-frank

image.jpeg
 

ttabbal

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#14
I suspect my hate for the 2-arm is 1) HF, so you know how that goes.. 2) the springy bit in the middle. It would probably be alright if I took that bit out. I got it a long time ago before I knew they aren't good and figured it out the hard way. Thankfully, not much lost from the tool budget at least. And they are cheap enough that even if I toss the bars, the magnets are a decent price for the type you can turn on/off and they aren't terrible.
 

Downwindtracker2

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#15
Heresy alert. I really don't like Starrett magnets, I much prefer my $25 Tedclock indicator and magnet clone. I have a Nioga clone, but I usually use the first one I find in the drawer.
 

ThinWoodsman

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#17
And they are cheap enough that even if I toss the bars, the magnets are a decent price for the type you can turn on/off and they aren't terrible.
I used mine to hold a piece of plexiglass that I use as a chip-shield for the benchtop lathe and mill. Actually like it well enough that I bought another of the cheapest base I could find (something like ten ot twelve bucks) to make a second shield.
 

projectnut

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#18
I may be a bit old school, but I still like and use this style magnetic base:

https://www.shars.com/products/meas...35-lbs-magnetic-base-with-fine-adjustment-arm

I probably have a dozen or so around the shop. Some are Starrett, some are Mitutoyo, and others are el cheapos from Shars. I also have a couple Noga's, but the go to ones always seem to be this style. The cheapos from Shars seem to work as well as the more expensive Starrett's and Mitutoyo's. If a name brand makes you feel better about owning it go for it, but if all you're looking for is a solid base any of them are more than capable of doing the job.

As far as test indicators are concerned, I prefer the Brown & Sharpe. Again I have Starrett's, Mitutoyo's B&S. Most are .0005", with a couple of the Starrett's and one B&S being 0001". The B&S .0001 gets more use than all the others put together.
 

Kroll

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#19
Bob that is a neat video I enjoy watching it and dream about making my own.
T Ted any ideals where I should check,I did google which it kinda looks like Amazon is about the same as ebay.I did put it in my amazon cart just in case it should go on sale this month:)
 

P. Waller

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#20
What exactly do you measure?
No pun intended of course.
 

Kroll

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#21
P Waller I'm a newbie,right now I am putting my mill together and installing a DRO.So the first project for this Noga will be to get the scales right on the money,I hope.I also will be using it get parts lined up in my ACCU chuck.And once I get the mill going I will use it to get the head perfect in both directions.Then from there,I don't know since I lack the experience to know what I am getting myself into.I have made some knob things like that but really nothing that has to fit.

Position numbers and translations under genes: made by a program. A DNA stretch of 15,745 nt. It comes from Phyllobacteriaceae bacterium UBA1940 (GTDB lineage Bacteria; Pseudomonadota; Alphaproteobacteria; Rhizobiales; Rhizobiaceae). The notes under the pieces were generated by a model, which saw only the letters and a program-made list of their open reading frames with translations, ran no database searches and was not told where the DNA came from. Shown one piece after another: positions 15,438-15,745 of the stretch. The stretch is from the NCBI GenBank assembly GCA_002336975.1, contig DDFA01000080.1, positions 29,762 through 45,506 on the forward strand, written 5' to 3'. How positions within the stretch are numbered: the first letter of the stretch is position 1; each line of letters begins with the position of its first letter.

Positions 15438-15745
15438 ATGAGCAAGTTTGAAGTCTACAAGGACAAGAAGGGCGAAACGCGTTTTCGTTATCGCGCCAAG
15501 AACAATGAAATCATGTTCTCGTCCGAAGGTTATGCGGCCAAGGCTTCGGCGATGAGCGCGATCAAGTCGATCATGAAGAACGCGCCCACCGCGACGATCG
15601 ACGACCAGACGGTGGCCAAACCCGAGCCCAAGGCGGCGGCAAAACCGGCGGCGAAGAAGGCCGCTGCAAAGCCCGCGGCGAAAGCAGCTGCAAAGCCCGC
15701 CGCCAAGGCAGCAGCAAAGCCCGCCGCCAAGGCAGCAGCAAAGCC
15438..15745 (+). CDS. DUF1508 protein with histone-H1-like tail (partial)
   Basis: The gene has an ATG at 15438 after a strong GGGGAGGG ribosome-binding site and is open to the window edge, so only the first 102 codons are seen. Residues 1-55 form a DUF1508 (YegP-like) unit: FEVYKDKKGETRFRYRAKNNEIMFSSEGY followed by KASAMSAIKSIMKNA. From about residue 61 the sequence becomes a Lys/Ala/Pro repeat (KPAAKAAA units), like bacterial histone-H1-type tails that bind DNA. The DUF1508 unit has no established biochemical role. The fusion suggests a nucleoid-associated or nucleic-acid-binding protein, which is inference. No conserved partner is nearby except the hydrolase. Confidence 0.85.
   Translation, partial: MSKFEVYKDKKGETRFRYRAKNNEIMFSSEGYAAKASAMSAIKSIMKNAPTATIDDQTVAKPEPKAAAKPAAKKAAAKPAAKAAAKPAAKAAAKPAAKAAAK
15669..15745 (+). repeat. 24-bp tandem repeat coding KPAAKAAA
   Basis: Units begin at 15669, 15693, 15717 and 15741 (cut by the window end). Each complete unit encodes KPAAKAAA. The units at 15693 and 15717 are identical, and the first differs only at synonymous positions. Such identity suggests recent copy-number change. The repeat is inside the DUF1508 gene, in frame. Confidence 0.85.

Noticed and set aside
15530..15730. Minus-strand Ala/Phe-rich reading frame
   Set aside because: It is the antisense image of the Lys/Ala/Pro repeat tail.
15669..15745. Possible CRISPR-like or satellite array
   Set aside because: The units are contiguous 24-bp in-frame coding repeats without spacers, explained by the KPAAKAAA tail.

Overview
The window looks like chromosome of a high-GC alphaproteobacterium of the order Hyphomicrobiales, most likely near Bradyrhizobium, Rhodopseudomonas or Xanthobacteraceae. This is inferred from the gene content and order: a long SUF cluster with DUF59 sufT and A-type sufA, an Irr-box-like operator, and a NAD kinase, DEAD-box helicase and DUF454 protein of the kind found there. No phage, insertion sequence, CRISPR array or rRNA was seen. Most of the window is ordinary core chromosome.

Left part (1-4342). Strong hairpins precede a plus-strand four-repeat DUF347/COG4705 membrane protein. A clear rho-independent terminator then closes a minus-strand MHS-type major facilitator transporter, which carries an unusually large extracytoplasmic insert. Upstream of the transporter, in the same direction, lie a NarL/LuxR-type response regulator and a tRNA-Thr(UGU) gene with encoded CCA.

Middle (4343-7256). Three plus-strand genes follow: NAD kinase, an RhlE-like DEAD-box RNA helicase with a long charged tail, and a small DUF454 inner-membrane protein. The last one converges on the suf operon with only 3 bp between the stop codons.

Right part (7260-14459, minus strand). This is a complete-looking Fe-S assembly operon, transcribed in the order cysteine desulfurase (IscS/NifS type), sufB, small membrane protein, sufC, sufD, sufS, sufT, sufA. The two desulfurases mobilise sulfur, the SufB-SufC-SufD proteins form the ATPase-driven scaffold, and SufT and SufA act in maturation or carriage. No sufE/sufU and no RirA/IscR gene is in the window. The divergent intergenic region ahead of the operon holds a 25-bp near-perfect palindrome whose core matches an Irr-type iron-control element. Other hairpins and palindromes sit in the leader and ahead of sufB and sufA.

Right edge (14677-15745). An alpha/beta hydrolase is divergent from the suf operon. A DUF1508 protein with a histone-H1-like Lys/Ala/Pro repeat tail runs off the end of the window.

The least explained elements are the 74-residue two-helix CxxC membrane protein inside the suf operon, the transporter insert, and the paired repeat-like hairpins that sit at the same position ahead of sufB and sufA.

Technical Ted

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#22
T Ted any ideals where I should check,I did google which it kinda looks like Amazon is about the same as ebay.I did put it in my amazon cart just in case it should go on sale this month:)
I just looked quickly through the sales flyers I have on my desk and the only one I found was the model DG61003 for less money ($82.84). Today is the last day for their Cyber Week free shipping on web orders too. Note that you'll have to search for part number 1-457-909 to see this sale price since it is only listed in their sales flyer and only available on line using this number.

Don't know if this model is similar to the one you want or not so you'll need to check out the specs on it.

Edit: This is at KBC tools.

Ted
 
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P. Waller

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#23
Mill work will mostly require indicator holders that fit in the spindle rather then on the table itself.

Get yourself some attachments that are spindle mounted, these are simple round bars and articulated arms that fit in a tool holder, chuck or collet and a sliding indicator holder. Virtually all if the mill work that you will ever do involves holding an indicator in the spindle to align the work. This is where the tool center is located. You will find a nonmagnetic base with enough surface area and weight to hold an indicator more useful then a magnetic holder.

Lathe work is different because the work is held in the spindle rather then the tool and requires long reach holders that attach to the machine, magnetic bases work well for this.
As far a tools go I recently bought a very large Noga magnetic base and arm assembly that seems reasonably robust and well made, how long it will hold up in a busy job shop remains to be seen, about $170.00 without an indicator. I normally use a 3" dial Mitutoyo drop indicator with it but it will also hold dovetails. The indicator is about $150.00 but the 3" dial size is well worth it if you do large work.

Have had excellent experiences with Mitutoyo lever indicators (DTI?), the first one that I bought in 1994 did not fail until this year, they are robust and not terribly expensive and the tool that you will use the most in mill work
 

BROCKWOOD

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#24
I use a Yuasa mag base & indicator from the 80s. Recently I bought a couple of the kits from All Industrial. They are cheap - but I have also begun a nice collection of vintage Federal indicators. So the cheap indicators can stay in the box & the cheap mag bases are good enough for me (a beginner) to maintain repeatability with one of the Federals attached.

IMG_20180617_153244440.jpg

IMG_20181201_063044296.jpg